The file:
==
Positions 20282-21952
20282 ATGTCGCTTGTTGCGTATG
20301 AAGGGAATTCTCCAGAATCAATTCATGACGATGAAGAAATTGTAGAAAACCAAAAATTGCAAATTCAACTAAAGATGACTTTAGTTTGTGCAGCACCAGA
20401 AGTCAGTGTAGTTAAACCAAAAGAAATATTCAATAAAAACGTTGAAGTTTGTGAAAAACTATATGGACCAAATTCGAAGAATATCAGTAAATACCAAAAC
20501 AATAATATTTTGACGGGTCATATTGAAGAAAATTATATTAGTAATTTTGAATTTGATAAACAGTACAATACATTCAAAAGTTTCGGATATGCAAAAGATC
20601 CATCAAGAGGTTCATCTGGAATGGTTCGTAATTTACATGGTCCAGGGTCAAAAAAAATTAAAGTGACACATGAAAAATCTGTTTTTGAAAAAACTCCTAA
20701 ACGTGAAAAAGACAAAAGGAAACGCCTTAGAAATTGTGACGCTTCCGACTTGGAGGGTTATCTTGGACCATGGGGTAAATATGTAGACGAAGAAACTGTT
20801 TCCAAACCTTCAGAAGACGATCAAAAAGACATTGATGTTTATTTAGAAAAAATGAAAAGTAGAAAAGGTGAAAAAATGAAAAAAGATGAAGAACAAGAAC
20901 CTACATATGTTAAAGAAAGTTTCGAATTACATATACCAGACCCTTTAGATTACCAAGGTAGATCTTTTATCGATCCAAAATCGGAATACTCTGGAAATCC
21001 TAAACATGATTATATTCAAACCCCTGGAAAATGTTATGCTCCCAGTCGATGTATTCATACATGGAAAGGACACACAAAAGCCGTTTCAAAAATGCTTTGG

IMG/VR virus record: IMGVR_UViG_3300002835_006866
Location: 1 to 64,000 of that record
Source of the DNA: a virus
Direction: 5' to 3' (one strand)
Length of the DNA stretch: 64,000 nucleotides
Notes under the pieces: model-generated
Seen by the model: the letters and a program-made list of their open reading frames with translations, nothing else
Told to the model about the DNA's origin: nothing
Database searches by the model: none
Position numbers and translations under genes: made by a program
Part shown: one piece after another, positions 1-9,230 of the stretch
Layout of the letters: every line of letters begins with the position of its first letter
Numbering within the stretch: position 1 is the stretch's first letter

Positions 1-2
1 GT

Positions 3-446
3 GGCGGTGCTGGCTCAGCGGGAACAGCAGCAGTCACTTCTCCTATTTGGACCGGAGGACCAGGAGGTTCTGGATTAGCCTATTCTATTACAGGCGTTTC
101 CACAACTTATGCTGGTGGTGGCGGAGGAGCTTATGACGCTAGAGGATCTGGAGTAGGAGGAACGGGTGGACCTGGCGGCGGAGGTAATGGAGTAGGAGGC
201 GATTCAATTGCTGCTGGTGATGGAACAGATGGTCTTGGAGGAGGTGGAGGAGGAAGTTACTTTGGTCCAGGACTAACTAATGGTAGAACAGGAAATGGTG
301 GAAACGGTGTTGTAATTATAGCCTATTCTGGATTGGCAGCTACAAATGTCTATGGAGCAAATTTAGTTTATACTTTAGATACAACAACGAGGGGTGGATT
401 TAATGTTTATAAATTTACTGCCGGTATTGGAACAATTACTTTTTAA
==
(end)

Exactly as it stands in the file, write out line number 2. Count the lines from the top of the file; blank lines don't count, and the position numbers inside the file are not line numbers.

20282 ATGTCGCTTGTTGCGTATG